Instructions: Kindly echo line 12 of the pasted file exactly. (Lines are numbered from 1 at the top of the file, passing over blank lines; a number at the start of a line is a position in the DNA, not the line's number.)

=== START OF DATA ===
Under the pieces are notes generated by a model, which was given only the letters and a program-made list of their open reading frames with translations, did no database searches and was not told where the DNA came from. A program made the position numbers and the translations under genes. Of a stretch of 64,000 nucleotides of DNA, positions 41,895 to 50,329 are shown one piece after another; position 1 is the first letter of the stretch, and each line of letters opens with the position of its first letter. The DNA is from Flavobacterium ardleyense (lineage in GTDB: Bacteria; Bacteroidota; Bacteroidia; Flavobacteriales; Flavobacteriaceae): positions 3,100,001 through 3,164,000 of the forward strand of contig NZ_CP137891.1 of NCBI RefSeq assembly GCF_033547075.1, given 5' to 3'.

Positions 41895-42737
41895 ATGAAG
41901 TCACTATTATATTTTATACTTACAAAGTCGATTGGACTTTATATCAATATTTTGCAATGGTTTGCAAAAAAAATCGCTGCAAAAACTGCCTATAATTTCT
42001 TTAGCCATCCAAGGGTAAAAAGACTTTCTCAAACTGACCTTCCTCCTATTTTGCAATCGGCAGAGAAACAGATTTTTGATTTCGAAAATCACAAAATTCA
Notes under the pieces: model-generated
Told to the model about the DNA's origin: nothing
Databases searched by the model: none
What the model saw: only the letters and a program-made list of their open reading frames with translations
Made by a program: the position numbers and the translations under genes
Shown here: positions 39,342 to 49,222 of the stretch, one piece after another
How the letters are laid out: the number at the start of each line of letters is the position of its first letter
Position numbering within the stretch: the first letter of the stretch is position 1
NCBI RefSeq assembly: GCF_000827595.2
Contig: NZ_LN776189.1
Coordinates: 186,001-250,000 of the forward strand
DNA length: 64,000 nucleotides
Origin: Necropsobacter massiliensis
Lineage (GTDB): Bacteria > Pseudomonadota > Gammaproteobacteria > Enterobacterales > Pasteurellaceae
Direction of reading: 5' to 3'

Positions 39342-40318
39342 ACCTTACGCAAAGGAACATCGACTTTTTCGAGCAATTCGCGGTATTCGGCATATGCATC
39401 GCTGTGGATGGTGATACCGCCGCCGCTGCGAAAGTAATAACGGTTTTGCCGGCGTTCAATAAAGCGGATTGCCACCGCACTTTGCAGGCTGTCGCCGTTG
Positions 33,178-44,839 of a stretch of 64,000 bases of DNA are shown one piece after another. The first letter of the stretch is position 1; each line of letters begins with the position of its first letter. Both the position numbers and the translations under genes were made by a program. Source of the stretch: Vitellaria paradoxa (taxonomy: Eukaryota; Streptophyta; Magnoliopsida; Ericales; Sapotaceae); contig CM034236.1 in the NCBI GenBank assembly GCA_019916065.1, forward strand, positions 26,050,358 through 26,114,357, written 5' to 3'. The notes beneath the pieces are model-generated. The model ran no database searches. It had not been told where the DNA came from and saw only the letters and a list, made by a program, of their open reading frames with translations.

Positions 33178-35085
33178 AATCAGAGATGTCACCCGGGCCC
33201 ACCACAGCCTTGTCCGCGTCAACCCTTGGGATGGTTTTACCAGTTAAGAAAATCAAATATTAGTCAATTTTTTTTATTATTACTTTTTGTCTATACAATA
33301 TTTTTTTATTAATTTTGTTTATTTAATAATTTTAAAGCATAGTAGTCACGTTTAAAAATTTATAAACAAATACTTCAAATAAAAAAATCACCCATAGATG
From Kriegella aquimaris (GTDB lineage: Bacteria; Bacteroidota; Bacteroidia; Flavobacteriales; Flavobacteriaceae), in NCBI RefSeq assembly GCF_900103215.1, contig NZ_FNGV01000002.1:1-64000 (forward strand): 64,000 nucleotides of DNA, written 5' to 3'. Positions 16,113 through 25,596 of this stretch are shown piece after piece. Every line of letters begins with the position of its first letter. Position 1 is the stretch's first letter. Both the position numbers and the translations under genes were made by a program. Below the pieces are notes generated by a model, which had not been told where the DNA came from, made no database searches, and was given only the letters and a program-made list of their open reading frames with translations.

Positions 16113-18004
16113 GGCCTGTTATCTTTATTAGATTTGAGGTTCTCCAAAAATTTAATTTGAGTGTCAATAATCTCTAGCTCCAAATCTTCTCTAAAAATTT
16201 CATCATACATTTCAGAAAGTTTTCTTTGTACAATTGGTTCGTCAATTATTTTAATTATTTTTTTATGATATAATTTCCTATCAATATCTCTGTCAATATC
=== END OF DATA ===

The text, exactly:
How the letters are laid out: the number at the start of each line of letters is the position of its first letter